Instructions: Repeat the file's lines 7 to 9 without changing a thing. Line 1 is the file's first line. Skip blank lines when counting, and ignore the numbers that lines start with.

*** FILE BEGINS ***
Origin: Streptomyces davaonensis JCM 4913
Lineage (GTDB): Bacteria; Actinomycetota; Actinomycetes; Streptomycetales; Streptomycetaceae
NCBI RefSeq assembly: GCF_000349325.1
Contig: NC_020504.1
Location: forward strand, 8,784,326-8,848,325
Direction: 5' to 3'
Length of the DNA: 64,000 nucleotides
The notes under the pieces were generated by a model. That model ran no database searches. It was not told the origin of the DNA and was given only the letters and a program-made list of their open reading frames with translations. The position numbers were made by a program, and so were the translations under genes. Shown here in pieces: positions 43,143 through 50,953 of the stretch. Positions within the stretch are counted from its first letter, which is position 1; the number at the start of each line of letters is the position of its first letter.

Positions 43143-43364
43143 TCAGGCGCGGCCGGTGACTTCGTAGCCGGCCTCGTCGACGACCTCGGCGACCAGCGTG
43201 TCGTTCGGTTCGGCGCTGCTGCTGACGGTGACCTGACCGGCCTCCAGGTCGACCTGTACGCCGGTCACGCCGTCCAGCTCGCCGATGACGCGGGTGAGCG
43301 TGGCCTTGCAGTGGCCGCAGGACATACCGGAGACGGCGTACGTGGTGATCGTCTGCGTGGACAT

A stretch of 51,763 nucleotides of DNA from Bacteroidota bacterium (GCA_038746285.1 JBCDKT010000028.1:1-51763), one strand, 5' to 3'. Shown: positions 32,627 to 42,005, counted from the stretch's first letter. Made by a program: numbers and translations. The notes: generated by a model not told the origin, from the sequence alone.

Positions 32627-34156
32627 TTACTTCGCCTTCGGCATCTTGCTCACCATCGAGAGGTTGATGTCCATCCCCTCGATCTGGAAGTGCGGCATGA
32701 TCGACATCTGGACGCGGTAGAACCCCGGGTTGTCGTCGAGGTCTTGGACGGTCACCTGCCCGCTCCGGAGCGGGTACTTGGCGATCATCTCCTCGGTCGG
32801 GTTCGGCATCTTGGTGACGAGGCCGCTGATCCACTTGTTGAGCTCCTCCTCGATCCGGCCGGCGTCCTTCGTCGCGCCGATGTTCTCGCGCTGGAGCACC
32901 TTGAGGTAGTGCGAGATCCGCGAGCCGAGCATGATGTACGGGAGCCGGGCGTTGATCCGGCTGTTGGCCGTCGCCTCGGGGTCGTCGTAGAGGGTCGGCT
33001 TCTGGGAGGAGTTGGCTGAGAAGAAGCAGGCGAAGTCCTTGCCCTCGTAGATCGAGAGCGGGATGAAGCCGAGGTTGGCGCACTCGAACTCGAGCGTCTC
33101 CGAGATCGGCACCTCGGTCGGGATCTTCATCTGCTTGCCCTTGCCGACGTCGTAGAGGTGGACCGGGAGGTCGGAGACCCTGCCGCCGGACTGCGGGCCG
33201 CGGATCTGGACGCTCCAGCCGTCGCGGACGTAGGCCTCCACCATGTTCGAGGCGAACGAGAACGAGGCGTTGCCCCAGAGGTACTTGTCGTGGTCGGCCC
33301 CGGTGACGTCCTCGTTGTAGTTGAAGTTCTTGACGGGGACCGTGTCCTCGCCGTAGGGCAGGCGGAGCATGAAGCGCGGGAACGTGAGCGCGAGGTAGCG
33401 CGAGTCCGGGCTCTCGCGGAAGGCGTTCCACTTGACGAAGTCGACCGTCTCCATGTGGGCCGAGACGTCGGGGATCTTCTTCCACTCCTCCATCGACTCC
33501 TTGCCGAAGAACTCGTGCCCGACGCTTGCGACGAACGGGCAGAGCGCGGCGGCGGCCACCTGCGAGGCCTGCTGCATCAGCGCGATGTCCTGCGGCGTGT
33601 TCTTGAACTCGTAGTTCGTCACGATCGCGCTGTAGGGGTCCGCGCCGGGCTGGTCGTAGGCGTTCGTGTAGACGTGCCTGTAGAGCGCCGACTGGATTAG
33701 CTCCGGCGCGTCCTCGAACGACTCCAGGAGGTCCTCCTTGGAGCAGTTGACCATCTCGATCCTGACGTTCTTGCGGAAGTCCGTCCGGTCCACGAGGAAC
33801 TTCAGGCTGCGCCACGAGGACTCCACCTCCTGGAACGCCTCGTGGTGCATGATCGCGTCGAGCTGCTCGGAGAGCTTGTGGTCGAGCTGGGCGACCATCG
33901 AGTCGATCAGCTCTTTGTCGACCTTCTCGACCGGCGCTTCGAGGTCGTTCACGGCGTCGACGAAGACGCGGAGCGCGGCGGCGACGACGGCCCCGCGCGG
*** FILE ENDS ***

Length of the DNA: 64,000 nucleotides
The notes under the pieces were generated by a model. That model ran no database searches. It was not told the origin of the DNA and was given only the letters and a program-made list of their open reading frames with translations. The position numbers were made by a program, and so were the translations under genes. Shown here in pieces: positions 43,143 through 50,953 of the stretch. Positions within the stretch are counted from its first letter, which is position 1; the number at the start of each line of letters is the position of its first letter.

Positions 43143-43364